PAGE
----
We’re excited to announce that the American Center Moscow has a new home at the U.S. Embassy! Our new address is:
U.S. Embassy, Novinskiy Blvd., 21, Moscow, 123242
Entrance through the American Citizen Services Archway
Tel: 8 (495) 728-5243
e-mail: firstname.lastname@example.org ...
Rules of Access
· Entry to the U.S. Embassy, where the American Center is located, requires a valid passport or driver’s license.
· No cameras, cell phones, computers, or other electronic equipment are allowed on the U.S. Embassy grounds. Cell phones smaller than 3 cm X 13 cm X 6 cm can be left at the security gate. No other electronic items can be stored at the gate – please do not bring them with you.
· For the events in the Consular waiting hall, do not bring any electronics, flammable items (including perfume and other sprays), backpacks, suitcases, or other large bags, as they are not permitted and there is no room to store these items.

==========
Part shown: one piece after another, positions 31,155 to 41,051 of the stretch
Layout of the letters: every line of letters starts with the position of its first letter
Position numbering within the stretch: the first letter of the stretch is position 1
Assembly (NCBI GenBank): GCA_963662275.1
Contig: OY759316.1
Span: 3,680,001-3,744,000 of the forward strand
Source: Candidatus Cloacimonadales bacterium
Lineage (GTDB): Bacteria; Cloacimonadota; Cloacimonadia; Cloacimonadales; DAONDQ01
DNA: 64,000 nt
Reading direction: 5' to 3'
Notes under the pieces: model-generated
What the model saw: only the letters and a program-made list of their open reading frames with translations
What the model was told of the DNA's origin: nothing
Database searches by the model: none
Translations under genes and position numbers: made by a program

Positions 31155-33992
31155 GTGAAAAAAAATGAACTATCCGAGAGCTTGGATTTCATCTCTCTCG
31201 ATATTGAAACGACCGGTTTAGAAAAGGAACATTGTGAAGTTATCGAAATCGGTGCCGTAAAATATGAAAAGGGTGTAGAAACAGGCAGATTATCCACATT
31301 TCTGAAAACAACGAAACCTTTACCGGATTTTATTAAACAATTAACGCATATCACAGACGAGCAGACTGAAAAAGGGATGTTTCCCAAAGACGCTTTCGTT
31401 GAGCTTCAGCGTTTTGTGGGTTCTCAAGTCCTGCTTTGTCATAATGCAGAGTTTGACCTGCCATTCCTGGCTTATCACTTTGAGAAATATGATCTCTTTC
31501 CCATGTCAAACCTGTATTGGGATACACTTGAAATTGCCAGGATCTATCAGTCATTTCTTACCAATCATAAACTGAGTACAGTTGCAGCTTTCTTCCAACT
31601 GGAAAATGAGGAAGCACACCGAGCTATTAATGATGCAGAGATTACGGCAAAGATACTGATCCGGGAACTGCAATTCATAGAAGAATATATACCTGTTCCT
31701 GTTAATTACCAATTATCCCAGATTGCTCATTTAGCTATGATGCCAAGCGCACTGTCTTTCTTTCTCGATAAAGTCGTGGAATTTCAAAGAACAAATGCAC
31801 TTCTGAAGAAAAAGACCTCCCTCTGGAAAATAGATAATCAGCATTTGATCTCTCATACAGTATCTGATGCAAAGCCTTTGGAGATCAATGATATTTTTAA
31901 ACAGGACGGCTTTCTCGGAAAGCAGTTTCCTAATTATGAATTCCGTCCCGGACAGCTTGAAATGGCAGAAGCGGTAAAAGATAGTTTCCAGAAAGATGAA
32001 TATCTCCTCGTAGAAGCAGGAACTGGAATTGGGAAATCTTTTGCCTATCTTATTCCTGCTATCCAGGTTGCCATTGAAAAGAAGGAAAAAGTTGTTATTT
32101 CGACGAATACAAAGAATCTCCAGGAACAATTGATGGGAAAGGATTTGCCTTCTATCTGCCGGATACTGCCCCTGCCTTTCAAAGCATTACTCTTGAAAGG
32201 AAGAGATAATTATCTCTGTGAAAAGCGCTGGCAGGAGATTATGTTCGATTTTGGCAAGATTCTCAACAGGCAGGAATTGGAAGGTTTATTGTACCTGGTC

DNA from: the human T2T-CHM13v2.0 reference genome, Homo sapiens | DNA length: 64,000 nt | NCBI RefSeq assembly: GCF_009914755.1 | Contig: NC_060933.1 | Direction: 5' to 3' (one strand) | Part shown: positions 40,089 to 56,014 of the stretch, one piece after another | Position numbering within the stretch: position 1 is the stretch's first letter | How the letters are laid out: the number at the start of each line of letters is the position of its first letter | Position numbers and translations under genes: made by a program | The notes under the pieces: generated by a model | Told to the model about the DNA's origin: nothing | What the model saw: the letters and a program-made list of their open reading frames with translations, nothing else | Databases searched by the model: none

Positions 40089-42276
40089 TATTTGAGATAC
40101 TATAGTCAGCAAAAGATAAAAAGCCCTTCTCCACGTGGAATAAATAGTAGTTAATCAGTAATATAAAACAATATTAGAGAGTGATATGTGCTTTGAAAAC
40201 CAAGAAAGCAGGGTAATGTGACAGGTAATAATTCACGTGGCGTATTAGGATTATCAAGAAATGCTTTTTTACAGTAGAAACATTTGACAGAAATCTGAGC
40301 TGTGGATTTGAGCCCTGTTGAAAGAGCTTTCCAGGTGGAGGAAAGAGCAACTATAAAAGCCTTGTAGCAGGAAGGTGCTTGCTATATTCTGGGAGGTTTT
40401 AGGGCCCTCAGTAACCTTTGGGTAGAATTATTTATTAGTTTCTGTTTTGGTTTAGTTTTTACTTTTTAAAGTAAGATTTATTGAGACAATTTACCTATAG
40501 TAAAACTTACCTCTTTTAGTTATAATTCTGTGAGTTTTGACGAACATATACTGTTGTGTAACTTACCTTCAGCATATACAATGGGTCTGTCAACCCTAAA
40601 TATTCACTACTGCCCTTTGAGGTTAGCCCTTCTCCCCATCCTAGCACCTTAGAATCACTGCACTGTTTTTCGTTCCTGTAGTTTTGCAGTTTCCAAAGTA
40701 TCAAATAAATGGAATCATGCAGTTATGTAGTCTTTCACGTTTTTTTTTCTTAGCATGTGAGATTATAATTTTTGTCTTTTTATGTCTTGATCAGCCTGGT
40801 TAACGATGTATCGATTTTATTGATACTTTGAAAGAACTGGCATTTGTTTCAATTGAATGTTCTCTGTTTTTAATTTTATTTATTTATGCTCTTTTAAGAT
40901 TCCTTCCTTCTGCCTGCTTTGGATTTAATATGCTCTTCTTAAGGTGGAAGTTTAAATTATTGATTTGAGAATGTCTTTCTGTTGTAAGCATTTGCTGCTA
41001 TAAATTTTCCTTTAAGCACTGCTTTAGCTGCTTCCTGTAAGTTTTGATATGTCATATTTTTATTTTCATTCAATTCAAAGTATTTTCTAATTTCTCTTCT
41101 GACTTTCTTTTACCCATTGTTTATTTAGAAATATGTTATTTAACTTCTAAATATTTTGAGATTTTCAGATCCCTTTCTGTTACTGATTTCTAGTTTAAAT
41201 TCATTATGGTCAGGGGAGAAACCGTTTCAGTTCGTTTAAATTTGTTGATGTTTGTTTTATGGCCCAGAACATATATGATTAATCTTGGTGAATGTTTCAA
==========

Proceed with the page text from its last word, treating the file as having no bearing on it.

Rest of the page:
[JB comment -- Congrats to the American Center staff for tactfully and diplomatically avoiding to mention knives, guns, grenades ... ]
A Princeton PhD, was a US diplomat for over 20 years, mostly in Eastern Europe, and was promoted to the Senior Foreign Service in 1997. For the Open World Leadership Center, he speaks with
its delegates from Europe/Eurasia on the topic, "E Pluribus Unum? What Keeps the United States United" (http://johnbrownnotesandessays.blogspot.com/2017/03/notes-and-references-for-discussion-e.html). Affiliated with Georgetown University for over ten years, he shares ideas with students about public diplomacy.
The papers of his deceased father -- poet and diplomat John L. Brown -- are stored at Georgetown University Special Collections at the Lauinger Library. They are manuscript materials valuable to scholars interested in post-WWII U.S.-European cultural relations.
This blog is dedicated to him, Dr. John L. Brown, a remarkable linguist/humanist who wrote in the Foreign Service Journal (1964) -- years before "soft power" was ever coined -- that "The CAO [Cultural Affairs Officer] soon comes to realize that his job is really a form of love-making and that making love is never really successful unless both partners are participating."